Why Systems Thinking, Rather Than New Technologies, Will Jump-Start the Clean-Tech Economy


Whether they focus on wind power, solar power, clean coal, geothermal, biofuels, or something even more exotic, most efforts to wean the world economy from its dependence on oil view the challenge in technological terms. And the bulk of both public and private-sector investments have been made in companies using conventional business models aimed at fitting clean technologies into existing systems.

Sadly, history shows that this rarely works. Startups predictably struggle when competing head-on against incumbents in established markets. Disruptive market forces could over many years enable clean technologies to supplant fossil fuels the way the PC replaced the mainframe. But we won’t have to wait that long if we can deliberately effect a wholesale shift in our energy infrastructure.

To be sure, this is an ambitious goal that requires thinking on a grand scale. The key, I believe, is to understand that in a major infrastructural shift, technologies don’t replace other technologies. Rather, systems replace systems. Thomas Edison grasped the systemic nature of technological transformation a century ago when he introduced the electric light bulb. He realized that the technology he envisioned—no matter how innovative— couldn’t by itself sweep aside the kerosene-based lighting industry.


Look at what systems need to change or be in place before you implement an innovation.

Instead of asking how he could solve the technical problem of inventing a light bulb, Edison asked how he could get consumers to switch from kerosene to electricity. He understood that despite the many advantages of electric light, it would replace kerosene only if it had its own, economically competitive network.

So, while scores of people worldwide worked on inventing a light bulb, Edison conceived a fully operational system. His technical platform included generators, meters, transmission lines, and substations, and he mapped out both how they would interact technically and how they would combine in a profitable business.

It had been widely assumed, for instance, that low-resistance filaments were most appropriate for light bulbs because they minimized the amount of energy lost as heat. But Edison determined that to make electric light economically competitive with kerosene lamps, he would have to limit the amount of costly copper used in transmission. Thus he’d need a high enough voltage to maintain current within a narrow wire—which meant a high resistance filament in the light bulb itself.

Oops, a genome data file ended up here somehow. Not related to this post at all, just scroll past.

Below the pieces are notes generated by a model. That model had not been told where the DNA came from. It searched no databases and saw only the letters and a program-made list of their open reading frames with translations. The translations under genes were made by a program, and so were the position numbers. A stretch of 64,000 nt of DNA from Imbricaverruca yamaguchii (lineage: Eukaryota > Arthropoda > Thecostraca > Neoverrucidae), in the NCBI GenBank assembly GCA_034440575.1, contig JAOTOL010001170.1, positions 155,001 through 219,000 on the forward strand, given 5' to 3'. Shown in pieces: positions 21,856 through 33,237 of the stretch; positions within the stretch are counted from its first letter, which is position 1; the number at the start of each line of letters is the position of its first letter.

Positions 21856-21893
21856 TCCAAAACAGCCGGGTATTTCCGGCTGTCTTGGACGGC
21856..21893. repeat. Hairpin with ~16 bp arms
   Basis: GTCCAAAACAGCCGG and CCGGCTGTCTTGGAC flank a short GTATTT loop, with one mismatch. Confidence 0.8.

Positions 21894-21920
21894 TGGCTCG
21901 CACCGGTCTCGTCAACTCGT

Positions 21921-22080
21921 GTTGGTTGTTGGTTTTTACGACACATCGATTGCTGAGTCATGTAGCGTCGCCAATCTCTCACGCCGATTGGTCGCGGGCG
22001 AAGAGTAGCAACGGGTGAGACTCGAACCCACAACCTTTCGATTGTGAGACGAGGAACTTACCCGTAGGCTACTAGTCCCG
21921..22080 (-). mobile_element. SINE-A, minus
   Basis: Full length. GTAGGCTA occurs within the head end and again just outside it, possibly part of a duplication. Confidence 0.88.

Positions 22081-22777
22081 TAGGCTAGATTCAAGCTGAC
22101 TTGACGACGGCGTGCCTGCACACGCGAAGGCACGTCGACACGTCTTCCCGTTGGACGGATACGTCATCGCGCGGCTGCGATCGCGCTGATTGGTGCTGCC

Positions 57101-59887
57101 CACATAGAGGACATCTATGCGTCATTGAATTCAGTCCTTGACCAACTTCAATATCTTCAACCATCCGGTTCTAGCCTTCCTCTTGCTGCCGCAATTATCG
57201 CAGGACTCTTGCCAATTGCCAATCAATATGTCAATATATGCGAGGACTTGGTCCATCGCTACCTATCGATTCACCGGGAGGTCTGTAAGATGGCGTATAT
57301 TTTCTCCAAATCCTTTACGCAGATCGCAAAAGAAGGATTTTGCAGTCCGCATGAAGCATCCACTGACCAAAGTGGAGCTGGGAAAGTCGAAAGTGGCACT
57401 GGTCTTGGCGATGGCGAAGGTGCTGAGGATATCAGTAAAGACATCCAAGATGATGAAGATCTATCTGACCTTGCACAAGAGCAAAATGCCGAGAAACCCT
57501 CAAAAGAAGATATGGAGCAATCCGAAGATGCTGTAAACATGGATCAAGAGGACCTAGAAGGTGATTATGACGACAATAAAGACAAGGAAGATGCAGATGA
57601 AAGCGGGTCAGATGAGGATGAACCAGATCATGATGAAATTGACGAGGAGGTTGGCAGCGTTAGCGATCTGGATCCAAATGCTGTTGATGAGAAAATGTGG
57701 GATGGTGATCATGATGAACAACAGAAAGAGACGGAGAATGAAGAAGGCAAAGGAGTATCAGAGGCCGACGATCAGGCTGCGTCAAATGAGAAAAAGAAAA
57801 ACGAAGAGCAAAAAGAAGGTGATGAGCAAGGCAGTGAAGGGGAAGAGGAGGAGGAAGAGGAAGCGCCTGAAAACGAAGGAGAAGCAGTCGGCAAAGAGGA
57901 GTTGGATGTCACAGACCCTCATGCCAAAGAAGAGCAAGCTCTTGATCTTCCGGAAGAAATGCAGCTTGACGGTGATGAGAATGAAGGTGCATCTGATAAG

Edison’s search for a lamp filament “was conditioned by cost analyses,” the science historian Thomas Hughes wrote in the journal Technology and Culture. “In his notebooks pages of economic calculation are mixed with pages reporting experimental data. …His originality and impact lie …in this synthesis.”

But an innovative business model wasn’t enough to bring this revolutionary technological system to market. Edison also needed to test it out in a friendly foothold market, and he needed a leg up from favorable government policy. Accordingly, for his first small scale trial, he chose close-packed Lower Manhattan, which was filled with Wall Street firms eager to be on the technological cutting edge, whose employees worked long into the night.

It was not coincidental that these were the very people who could fund its expansion. And he used his public standing to acquire regulatory support—for example, to get the needed permits despite opposition from the lamplighters’ union.

To move from oil to a clean-tech infrastructure requires similar systems thinking. Governments and businesses must consider projects that balance four components: An enabling technological system conceived in the context of an innovative business model, implemented through a careful market adoption strategy, aided by supportive government policy.

This is a tall order, for which there are few models. But two intriguing systemic experiments are under way: Better Place, which is building a complete, competitive electric-car network, and Masdar—the organization set up by the government of Abu Dhabi to create a self-sustaining, carbon-neutral city, in a bid to become the Silicon Valley of the clean-tech industry.

It’s easy to dismiss these big, bold, coordinated projects as quixotic, but when you consider that the $15 billion Abu Dhabi is investing in Masdar is but a fraction of the $100 billion President Obama has pledged to U. S. clean-tech efforts, it’s clear that what we lack is not resources but vision. What we need now is not armchair critics but more such experimenters in systems thinking—the Thomas Edisons of clean tech.

MarkW. Johnson is chairman and co-founder of innovation consulting and research firm, Innosight. He is the author of Seizing the White Space: Business Model Innovation for Transformative Growth and Renewal (Harvard Business Press, 2010) and a co-author of The Innovator’s Guide to Growth (Harvard Business Press, 2008).

This article was excerpted from “How to Jump-Start the Clean-Tech Revolution,” which originally appeared in the Harvard Business Review. The current version originally appeared at www.environmentalleader.com and is reprinted with permission.

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